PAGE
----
COMMUNICATING — not reporting — is the new watchword

Greg Gerber

The BC school system is changing in ways that most parents probably haven’t yet noticed. But teachers and administrators — from both public and independent systems — have been getting ready for these changes for several years now. The biggest transformation? A new curriculum.

And if you think a curriculum is a dusty binder filled with nothing more than long lists of “learning outcomes” and other bureaucratic language, then you’re in for a pleasant surprise.

Greg Gerber, a former teacher and consultant who is now Director of Learning for the Society of Christian Schools of BC, has been active in an advisory committee to the Ministry of Education, which has been starting to shape how assessment and reporting policies can be better designed to help student learning.

We’re not talking about ‘compliance’ anymore,” Greg says. “The ministry is focusing very much on the what of communication and reporting while encouraging schools to determine their own how.” Each school is being encouraged to use its own unique context and culture needs to serve as a guideline for its own communications. “I find that exceptionally encouraging,” Greg says.

The big idea behind this shift is to change people’s way of thinking about what used to be called a “reporting policy.” Now, schools are being encouraged to think of reporting as one element within their “communication policy.” Although this might sound like semantics, Greg argues that when structures are created around the concept of reporting, those structures drive practice. Think, for example, about what happens when teachers teach specifically to help students pass certain exams. They focus on what’s going to be tested, potentially ignoring material that might be more interesting or even more useful to the students.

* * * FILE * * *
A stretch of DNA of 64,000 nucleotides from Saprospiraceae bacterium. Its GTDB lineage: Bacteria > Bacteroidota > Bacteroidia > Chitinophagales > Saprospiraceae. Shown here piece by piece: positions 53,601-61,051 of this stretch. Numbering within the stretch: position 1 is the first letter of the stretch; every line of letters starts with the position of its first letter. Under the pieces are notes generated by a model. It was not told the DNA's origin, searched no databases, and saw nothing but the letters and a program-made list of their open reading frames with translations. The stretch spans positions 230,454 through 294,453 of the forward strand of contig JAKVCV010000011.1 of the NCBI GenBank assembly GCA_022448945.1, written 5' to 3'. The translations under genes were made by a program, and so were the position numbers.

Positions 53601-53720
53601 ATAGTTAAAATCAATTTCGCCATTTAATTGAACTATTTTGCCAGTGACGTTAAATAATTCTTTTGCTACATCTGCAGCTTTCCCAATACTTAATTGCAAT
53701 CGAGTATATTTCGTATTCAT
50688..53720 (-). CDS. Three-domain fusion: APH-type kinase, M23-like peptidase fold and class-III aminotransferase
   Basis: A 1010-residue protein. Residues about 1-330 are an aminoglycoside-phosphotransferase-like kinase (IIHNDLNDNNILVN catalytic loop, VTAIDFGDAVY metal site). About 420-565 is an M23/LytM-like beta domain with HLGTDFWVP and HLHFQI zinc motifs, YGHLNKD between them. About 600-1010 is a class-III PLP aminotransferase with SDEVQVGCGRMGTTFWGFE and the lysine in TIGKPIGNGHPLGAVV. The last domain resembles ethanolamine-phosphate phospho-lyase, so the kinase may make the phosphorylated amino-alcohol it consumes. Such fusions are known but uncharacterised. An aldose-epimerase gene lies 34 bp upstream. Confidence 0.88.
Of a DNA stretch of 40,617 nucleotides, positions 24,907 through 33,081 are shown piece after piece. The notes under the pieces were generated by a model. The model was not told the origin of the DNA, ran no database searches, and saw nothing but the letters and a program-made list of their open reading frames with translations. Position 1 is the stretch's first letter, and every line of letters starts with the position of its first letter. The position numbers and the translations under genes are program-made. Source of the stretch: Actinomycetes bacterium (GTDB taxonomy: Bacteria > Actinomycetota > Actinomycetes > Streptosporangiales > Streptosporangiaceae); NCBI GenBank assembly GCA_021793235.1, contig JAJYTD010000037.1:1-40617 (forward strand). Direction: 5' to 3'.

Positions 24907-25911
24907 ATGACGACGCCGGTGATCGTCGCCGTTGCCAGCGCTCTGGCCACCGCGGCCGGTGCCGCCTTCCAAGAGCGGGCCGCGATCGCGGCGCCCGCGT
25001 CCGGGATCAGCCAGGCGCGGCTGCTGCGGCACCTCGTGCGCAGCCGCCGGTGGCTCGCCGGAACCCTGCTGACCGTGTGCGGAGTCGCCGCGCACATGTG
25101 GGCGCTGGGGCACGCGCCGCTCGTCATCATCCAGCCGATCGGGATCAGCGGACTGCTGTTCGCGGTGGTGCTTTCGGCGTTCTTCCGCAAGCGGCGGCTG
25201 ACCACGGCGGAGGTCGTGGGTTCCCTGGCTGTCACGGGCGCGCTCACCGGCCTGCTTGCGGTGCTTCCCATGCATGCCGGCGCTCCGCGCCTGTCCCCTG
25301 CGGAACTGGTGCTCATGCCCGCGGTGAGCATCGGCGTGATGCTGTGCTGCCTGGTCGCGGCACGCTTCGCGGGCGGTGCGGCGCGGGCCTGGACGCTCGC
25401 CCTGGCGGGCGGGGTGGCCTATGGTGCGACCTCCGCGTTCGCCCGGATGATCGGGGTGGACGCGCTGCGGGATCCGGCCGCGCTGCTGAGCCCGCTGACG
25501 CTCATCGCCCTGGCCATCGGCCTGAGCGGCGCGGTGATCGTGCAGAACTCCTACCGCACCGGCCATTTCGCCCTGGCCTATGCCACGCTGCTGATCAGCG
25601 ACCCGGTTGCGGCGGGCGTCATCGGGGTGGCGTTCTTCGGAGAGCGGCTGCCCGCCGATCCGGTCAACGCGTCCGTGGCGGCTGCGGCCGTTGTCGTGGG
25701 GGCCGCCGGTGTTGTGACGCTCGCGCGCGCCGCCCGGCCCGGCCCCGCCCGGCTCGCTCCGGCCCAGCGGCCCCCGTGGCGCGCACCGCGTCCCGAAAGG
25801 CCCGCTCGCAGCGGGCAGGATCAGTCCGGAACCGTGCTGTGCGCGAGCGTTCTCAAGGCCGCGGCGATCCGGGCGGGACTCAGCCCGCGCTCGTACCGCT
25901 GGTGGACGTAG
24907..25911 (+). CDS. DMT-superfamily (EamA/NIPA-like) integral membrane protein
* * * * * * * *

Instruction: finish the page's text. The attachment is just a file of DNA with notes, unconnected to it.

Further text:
As a member of a smaller, five-member team now leading the way on these changes, Greg says he’s even started to use language differently himself. “I’m choosing to strike the phrase ‘reporting policy’ from my vocabulary and instead call it a ‘communication policy,’ ” he says.

Communication ensures that parents — and other people important to students’ learning — stay informed and involved.  And it aims to encourage continued learning instead of simply making a statement about past performance (as current report cards typically do.)

Instead of focusing on students acquiring knowledge (known as “prescribed learning outcomes,” in the old curriculum), the new curriculum gives teachers more freedom to explore areas of student interest, curiosity, and inquiry.  “What ‘competency’ means is that students develop skills and abilities related to their character, such as the ability to think critically,” Greg says. “The shift toward competency development is moving us away from simply understanding ‘learning’ as a synonym for ‘content knowledge.’

Developing a new curriculum has be fueled by an understanding that the previous structure did not facilitate good teaching.  Good teachers used to create cross-referenced yearly overview plans in September— and then put them aside and teach according to what their students really needed, according to Greg. The new plan, however, is aimed squarely at student learning.  “The new system acknowledges how good teachers have always operated.”

We’re not in the business of building schools for teachers although they sometimes appear to run that way.”

The new draft communication policy — encompassing the new concept for reporting — is expected to be released in early 2018.

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